Former President Donald Trump has expanded his impeachment legal team by tapping a former prosecutor-turned-criminal defense lawyer, an addition that comes as Trump and his allies scramble to prepare a defense with less than two weeks until the Senate trial.
The addition of Deborah Barbier, a lawyer with a reputation for tackling high-profile, controversial clients, is the second attorney to join from South Carolina. Last week, Trump announced that Butch Bowers, an experienced political attorney who has represented numerous Republican elected officials, including former South Carolina Gov. Mark Sanford, would lead his legal team.
The all-South Carolina legal team has surprised some attorneys, even those in the Palmetto State, but it underscores the outsized influence of one of Trump’s most loyal allies, Lindsey Graham, the state’s senior Republican senator, who recommended Bowers to Trump. It also highlights the challenges Trump was experiencing in building a legal team as his previous lawyers have largely stepped away from him.
Barbier joined Trump’s impeachment team Monday, according to an email sent by the chair of the South Carolina State Committee of the American College of Trial Lawyers, where Barbier is a member. The email, which was first reported by The Post and Courier, was confirmed by three lawyers. Barbier did not respond to CNN’s requests for comment.
“He certainly could not do better than Debbie. She is an astoundingly capable, skilled, experienced criminal lawyer who is used of handling very high-profile cases with controversial clients. He could never do better than Debbie,” said E. Paul Gibson, vice chair of the state committee, who confirmed the email.
Barbier spent 15 years as a federal prosecutor in South Carolina before eventually opening her own boutique criminal defense firm. Barbier has represented several high-profile clients, including a Republican consultant embroiled in a lobbying case and a friend of Dylann Roof, who was convicted in the 2015 shooting of nine people at the historic Emanuel African Methodist Episcopal Church in Charleston.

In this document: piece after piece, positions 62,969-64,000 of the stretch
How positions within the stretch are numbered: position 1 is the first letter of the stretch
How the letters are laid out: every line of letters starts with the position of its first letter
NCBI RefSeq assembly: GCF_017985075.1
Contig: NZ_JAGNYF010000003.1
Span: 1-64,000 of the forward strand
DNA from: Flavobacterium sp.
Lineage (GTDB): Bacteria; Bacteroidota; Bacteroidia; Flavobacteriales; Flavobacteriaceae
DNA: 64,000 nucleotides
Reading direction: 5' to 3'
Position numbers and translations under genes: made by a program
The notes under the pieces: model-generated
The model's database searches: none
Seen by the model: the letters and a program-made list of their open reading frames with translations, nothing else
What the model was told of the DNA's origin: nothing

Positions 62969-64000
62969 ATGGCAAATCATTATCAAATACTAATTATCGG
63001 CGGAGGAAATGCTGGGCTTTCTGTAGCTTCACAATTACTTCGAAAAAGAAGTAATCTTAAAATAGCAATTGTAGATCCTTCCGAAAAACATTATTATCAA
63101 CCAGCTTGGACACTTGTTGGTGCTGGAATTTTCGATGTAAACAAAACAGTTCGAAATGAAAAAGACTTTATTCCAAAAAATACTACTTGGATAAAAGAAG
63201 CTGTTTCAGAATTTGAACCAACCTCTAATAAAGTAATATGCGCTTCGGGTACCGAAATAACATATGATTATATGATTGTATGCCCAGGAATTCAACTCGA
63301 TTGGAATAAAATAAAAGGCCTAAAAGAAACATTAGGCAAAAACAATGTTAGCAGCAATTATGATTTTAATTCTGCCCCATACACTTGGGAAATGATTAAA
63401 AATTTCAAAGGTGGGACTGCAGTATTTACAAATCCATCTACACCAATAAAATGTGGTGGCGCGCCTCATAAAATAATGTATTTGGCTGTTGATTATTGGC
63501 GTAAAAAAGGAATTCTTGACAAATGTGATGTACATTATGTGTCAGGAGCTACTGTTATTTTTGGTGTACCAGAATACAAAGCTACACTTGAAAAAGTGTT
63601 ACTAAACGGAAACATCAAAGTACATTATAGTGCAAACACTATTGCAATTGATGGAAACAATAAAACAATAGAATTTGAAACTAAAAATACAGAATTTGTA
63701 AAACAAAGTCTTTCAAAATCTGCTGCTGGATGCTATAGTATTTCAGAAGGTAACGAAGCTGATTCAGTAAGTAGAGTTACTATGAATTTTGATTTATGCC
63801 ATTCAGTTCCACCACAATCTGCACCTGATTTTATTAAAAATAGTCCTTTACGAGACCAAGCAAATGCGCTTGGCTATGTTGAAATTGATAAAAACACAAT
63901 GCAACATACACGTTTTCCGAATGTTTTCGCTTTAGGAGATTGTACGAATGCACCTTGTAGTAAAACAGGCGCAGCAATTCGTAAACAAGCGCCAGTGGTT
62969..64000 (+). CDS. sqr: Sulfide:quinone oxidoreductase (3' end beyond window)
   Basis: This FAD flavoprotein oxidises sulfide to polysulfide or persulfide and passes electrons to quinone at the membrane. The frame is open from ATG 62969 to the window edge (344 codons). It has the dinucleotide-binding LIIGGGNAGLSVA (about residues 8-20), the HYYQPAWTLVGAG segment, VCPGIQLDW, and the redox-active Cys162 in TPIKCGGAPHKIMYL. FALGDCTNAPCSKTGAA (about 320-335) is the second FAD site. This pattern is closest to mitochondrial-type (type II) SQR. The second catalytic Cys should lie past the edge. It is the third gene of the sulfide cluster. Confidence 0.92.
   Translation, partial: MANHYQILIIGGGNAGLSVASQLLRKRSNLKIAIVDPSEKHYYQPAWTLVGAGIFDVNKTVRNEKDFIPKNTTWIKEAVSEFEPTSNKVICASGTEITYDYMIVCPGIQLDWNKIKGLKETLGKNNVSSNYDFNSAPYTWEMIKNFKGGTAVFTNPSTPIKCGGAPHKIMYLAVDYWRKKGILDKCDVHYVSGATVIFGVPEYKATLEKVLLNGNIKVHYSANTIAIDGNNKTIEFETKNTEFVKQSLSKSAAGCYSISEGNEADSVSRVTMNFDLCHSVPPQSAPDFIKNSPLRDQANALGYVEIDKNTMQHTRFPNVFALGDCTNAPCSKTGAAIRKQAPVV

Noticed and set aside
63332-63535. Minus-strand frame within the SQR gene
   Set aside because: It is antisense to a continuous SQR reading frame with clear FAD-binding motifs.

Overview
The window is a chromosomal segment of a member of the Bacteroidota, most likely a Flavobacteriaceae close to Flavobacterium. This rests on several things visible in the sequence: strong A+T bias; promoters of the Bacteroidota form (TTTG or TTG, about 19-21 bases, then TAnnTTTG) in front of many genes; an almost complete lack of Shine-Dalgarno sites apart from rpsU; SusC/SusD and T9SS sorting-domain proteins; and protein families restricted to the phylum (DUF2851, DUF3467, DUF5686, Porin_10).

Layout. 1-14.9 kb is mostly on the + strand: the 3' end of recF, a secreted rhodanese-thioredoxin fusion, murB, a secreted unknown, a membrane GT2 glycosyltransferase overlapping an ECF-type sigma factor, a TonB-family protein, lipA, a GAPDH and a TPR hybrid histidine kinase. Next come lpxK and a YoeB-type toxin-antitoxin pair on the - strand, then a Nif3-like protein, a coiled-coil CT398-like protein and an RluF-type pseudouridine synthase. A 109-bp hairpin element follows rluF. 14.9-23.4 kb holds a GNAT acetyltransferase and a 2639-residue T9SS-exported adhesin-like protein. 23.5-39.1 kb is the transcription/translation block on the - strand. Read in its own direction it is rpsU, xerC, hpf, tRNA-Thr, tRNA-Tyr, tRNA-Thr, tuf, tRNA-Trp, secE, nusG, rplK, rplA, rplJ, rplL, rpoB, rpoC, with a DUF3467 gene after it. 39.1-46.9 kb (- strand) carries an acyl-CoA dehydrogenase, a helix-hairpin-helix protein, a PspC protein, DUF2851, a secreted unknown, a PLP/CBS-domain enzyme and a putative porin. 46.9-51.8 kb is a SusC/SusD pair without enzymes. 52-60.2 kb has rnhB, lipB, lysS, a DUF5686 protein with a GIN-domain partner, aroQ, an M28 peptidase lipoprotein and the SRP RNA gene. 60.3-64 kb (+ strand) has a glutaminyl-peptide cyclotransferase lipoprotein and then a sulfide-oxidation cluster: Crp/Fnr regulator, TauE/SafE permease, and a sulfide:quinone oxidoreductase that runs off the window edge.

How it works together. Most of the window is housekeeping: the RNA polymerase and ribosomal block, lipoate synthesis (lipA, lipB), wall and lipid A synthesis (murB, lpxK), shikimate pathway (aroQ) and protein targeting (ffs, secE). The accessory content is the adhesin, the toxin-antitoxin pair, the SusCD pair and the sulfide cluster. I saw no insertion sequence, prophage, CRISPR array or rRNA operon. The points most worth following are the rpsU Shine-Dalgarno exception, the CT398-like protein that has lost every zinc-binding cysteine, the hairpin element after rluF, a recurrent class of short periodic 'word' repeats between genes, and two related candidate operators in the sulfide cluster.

The appointment comes as Trump is struggling to build out his legal defense. In particular, loyalist Rudy Giuliani is not able to represent Trump since he spoke on January 6, whipping up the pro-Trump crowd before they stormed the US Capitol. Others who worked on Trump’s previous impeachment team have declined to work on the second team.
Major law firms have also turned down the former president because of the stigma of the insurrection and out of concern they would lose clients, several lawyers told CNN.
“The big firms have too many clients who would say, ‘We’re going to take our business away from you.’ I don’t think Butch Bowers or Debbie Barbier have that concern,” said Robert Foster, a partner with Nelson Mullins in Columbia, where Bowers was a former partner.
Trump’s allies have recently approached Johnny Gasser and Greg Harris, two prominent criminal defense lawyers in Columbia, people familiar with the discussions said. Gasser, a former interim US attorney for South Carolina, and Harris, a former federal prosecutor, have worked closely with Barbier on the defense side.
Gasser and Harris declined to comment to CNN.
Their possible additions would give a significant boost to the courtroom trial aspect of the impeachment proceeding, but Trump allies say they still need an attorney who’s strong on constitutional issues.
Trump aides declined to comment Tuesday on the ongoing formation of the legal team.
Another looming question is whether Trump will pay the lawyers. Three attorneys who spoke with CNN said it was unclear if Trump was seeking to retain lawyers on a pro-bono basis and not pay them retainers or hourly fees. All three of those lawyers said they declined to join the defense team, at least in part because of that issue.
Graham on Tuesday referred questions about payment to Trump.
“You’ll need to ask them that. I’m sure they’re getting paid.”
Foster said the legal community is buzzing about who else may join the impeachment defense. When news broke late afternoon on Monday about Barbier’s appointment, he said, “Our first thought was, ‘What is it about South Carolina?’ “
Foster said the response to the email announcing Barbier’s hiring was unsurprisingly mixed.
“They were overwhelmingly congratulating her because of her stellar reputation. They were overwhelming in that regard, they were split as to a lot of other issues,” said Foster. “Just as with anything else with Trump you’re going to have 51% of the people on one side and 49% on the other side.”
CORRECTION: An earlier version of this story misspelled the first name of convicted killer Dylann Roof.
This story has been updated with additional reporting.